Edinburgh bank for well heeled riding out pandemic as deposits jump to £65m

Hampden & Co, the Edinburgh-based private bank, is to give its coffers a £3 million boost after reporting strong third-quarter results despite the impact of coronavirus.

Graeme Hartop is the chief executive of Hampden & Co, the Edinburgh-based private bank. Picture: Stewart Attwood
Graeme Hartop is the chief executive of Hampden & Co, the Edinburgh-based private bank. Picture: Stewart Attwood

Total lending was up 16 per cent against the previous quarter at £289m and increased 77 per cent on a year-on-year basis.

Deposits also increased over the quarter, up £5.2m, despite the drop in interest rates to historic lows, and were up 13 per cent at £65m, year-on-year.

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Hampden & Co was founded in 2010, opening for business in 2015 when it became the first new UK private bank launch in quarter of a century. It also has offices in London.

The bank is raising an additional £3m from existing investors during the final quarter of 2020, which will take its overall share capital raise to some £10m.

Following on from board announcements earlier this year, including the arrival of Simon Miller as chairman, David Huntley has joined the board and will become chairman of the risk committee upon regulatory approval.

Huntley, who is a qualified actuary, is said to bring “significant financial sector experience” from Pearl Life, Scottish Re and Swiss Re Life.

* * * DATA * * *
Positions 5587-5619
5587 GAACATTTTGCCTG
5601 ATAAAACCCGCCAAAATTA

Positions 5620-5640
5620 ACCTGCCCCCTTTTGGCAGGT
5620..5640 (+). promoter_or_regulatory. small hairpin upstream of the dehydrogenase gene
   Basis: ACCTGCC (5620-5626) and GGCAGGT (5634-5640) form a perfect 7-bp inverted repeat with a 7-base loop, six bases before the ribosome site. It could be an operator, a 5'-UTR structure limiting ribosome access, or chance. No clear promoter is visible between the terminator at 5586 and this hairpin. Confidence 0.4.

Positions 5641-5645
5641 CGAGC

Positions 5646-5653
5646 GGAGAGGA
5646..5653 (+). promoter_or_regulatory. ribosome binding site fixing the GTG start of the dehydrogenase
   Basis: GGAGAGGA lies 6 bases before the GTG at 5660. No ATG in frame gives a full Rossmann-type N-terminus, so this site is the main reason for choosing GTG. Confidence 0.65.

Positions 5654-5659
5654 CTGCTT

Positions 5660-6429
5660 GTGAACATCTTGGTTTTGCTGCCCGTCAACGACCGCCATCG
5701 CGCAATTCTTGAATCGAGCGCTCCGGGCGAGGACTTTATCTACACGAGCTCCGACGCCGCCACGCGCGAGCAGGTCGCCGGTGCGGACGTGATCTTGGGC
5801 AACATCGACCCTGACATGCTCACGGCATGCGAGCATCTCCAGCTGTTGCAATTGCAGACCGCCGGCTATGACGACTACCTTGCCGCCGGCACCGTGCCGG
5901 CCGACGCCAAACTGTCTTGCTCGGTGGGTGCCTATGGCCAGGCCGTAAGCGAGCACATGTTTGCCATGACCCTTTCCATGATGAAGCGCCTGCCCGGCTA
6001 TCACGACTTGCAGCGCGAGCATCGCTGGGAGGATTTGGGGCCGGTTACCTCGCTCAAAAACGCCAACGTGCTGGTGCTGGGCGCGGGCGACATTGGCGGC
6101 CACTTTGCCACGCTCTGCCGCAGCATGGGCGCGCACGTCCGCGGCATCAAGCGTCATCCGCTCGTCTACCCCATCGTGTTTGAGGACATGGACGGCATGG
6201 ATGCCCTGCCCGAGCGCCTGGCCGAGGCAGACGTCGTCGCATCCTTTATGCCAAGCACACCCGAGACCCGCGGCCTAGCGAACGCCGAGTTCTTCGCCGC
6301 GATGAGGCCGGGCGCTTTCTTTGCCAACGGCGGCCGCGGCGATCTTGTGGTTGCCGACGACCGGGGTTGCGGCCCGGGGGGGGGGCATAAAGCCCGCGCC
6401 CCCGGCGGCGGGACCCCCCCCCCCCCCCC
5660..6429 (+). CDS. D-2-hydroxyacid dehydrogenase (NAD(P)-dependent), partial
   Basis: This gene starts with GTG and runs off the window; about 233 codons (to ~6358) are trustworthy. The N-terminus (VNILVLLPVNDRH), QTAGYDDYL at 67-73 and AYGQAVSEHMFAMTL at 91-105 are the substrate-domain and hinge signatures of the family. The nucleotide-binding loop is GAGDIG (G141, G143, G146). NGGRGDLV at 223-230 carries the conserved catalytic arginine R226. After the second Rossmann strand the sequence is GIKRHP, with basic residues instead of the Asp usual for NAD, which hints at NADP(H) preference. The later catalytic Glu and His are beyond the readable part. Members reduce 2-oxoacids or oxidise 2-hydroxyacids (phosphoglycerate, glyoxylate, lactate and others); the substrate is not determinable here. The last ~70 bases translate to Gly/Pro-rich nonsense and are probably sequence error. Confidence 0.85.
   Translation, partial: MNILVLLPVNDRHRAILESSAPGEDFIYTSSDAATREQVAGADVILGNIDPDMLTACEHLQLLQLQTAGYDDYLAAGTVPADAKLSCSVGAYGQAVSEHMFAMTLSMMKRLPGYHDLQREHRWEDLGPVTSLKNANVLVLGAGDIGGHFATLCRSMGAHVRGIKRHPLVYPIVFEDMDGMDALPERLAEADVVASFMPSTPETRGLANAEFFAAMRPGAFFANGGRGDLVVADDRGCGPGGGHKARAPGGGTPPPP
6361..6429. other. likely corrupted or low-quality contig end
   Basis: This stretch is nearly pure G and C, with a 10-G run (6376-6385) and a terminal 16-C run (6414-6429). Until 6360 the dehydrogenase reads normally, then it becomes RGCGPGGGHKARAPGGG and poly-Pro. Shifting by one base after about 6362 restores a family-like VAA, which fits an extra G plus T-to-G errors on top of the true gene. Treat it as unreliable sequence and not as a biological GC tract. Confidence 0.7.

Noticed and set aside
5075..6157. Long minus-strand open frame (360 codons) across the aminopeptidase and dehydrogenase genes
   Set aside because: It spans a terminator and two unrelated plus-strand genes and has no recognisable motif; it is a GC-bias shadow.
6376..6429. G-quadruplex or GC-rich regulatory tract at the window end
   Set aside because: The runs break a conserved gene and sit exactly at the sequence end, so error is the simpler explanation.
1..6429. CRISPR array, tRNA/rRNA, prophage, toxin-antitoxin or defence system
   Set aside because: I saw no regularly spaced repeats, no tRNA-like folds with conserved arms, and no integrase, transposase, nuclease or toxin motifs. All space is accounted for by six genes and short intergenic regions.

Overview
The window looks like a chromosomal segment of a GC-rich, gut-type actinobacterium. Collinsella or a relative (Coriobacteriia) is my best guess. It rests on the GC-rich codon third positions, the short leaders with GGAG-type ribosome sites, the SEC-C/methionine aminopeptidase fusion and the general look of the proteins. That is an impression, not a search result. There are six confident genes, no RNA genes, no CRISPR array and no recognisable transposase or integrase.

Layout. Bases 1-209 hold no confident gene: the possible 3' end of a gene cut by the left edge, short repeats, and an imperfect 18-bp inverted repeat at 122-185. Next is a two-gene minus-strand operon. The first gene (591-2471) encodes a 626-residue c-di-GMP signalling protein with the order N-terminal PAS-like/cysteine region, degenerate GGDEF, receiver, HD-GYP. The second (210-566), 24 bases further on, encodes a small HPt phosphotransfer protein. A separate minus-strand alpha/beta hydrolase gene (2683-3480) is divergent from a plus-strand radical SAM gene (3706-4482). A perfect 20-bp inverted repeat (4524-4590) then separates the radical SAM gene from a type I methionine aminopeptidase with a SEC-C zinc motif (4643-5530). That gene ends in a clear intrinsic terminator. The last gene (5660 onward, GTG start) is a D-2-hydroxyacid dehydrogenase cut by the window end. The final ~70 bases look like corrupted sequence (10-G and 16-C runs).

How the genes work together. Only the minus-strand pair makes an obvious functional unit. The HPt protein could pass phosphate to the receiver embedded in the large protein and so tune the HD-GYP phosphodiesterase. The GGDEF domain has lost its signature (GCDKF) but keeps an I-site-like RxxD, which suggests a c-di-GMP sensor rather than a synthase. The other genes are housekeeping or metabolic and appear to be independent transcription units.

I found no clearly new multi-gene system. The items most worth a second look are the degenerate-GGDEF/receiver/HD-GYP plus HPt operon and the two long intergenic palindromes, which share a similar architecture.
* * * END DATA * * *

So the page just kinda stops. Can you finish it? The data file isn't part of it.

Graeme Hartop, Hampden & Co chief executive, said: “We strengthened both the leadership team and the board this year, and David is another key appointment for the bank.”

He added: “New clients of the bank have expressed their need for access to banking expertise, especially during the pandemic, and their increased dissatisfaction with the service levels at high street banks.

“We have all been facing up to such a challenging environment this year, it has not been an easy time for anyone, and we have concentrated our efforts on helping clients to mitigate the economic impact and to navigate these difficult times.”

In September, the bank extended its range of services with the launch of an interest-only retirement mortgage aimed at people managing their inheritance tax liabilities or who want to raise a lump sum without disturbing other assets.

Hartop said: “We have established a strong position in the market, in no small part by supporting clients with complex finances who typically fall outside the algorithm-driven lending approach of the mainstream banks. This new mortgage service extends our overall offering in this area.”

In August, the bank said it had grown its deposits by £82m in the first half, a year-on-year increase of 24 per cent, while lending was up by £94m, a rise of 61 per cent.

The bank said it had continued to build its client base during lockdown. Overall, income growth during the first half amounted to 16 per cent compared to the same period last year.

In May, Hampden & Co secured a £7m capital injection from its four cornerstone investors as it looked to help its well-heeled clients ride out the Covid-19 storm.

The funding would support balance sheet growth, costs and regulatory requirements, Hampden said at the time. It was the intention that other shareholders would have the opportunity to invest later in 2020, on similar terms.

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